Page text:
- Clinical science
Bronchiolitis is a lower respiratory tract infection (RTI) in which the bronchioles become inflamed because of a viral infection. Most often, the respiratory syncytial virus (RSV) is responsible. The infection occurs mainly in children below the age of two and is characterized by initial upper RTI symptoms (low-grade fever, stuffy nose) followed by a cough and possibly signs of respiratory distress (i.e., tachypnea, wheezing, nasal flaring, intercostal retractions, cyanosis) that may require hospitalization. Ill children should be closely monitored and receive oxygen and proper hydration for supportive therapy.
- Primarily affects children < 2 years
- Peak incidence: 2–6 months of age
- Common during winter months
Epidemiological data refers to the US, unless otherwise specified.
- Initially presents with upper respiratory tract symptoms (e.g., rhinorrhea), fever, and cough
Respiratory distress (usually occurs in infants)
- Tachypnea, prolonged expiration
- Nasal flaring, intercostal retractions
- Poor feeding in breastfed infants
- Auscultatory findings: wheezing, crackles
An upper RTI followed by symptoms of respiratory distress and wheezing in a child < 2 years of age should prompt evaluation for bronchiolitis!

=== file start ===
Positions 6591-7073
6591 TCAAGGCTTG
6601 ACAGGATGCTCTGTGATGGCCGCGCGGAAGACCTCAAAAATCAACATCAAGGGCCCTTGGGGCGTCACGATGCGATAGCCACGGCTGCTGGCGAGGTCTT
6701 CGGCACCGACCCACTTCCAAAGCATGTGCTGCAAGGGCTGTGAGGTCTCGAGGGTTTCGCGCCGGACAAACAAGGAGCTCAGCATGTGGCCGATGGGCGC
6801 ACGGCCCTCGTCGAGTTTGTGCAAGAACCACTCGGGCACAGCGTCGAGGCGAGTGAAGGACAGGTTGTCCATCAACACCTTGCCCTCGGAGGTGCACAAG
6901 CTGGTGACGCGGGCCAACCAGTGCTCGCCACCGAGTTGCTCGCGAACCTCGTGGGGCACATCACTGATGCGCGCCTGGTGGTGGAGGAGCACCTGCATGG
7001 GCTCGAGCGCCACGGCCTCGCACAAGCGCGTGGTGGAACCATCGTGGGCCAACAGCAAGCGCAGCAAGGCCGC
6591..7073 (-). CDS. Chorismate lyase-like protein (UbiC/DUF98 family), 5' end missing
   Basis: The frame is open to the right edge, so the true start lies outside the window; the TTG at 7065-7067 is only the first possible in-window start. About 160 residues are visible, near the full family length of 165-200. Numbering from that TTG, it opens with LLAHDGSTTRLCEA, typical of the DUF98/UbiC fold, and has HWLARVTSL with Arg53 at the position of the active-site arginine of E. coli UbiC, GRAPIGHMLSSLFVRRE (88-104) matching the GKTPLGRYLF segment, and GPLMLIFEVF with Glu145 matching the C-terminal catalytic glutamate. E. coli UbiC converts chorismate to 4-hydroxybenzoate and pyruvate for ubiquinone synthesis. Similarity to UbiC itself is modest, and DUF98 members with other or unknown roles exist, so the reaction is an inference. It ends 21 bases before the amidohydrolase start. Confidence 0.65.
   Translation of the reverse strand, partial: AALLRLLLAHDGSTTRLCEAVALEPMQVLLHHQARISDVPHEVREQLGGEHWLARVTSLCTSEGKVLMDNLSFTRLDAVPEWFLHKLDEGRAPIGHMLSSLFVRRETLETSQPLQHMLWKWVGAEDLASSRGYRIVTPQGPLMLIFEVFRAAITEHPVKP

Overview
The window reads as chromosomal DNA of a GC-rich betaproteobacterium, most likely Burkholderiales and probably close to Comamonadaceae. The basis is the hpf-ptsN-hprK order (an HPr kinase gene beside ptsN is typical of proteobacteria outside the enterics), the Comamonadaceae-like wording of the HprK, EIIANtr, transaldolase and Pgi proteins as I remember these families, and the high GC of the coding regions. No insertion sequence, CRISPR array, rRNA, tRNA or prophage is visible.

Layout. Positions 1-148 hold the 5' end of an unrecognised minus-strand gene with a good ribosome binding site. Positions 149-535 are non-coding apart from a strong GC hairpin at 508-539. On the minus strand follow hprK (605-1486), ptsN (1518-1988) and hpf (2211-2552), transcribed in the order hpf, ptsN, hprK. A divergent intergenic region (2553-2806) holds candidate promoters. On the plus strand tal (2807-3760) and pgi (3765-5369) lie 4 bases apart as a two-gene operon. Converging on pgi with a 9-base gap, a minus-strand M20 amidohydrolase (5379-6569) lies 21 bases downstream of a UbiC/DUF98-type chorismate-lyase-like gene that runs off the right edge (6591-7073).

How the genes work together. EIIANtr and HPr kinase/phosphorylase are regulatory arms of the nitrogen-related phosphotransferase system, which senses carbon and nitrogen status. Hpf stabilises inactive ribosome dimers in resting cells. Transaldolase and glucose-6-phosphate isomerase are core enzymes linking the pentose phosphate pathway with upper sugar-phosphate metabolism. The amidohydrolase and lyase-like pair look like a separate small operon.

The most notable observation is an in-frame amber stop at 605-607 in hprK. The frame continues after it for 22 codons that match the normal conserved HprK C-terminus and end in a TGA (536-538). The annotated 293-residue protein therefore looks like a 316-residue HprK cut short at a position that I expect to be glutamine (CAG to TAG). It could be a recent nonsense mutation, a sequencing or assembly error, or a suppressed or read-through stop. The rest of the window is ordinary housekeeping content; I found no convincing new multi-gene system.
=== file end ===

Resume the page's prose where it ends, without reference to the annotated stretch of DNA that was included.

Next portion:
- Supportive treatment (adequate hydration, relief of nasal congestion/obstruction, monitoring)
- Indications for hospitalization
- Bronchodilators, epinephrine, and corticosteroids have historically been part of the treatment for bronchiolitis, but recent guidelines no longer recommend them.
- Ribavirin (antiviral synthetic nucleoside analog): currently not recommended for routine treatment of bronchiolitis; may be considered in immunocompromised patients
- Respiratory failure
We list the most important complications. The selection is not exhaustive.
- With timely diagnosis and adequate treatment, the prognosis is good
- Bronchiolitis in infancy is associated with an increased risk of developing asthma.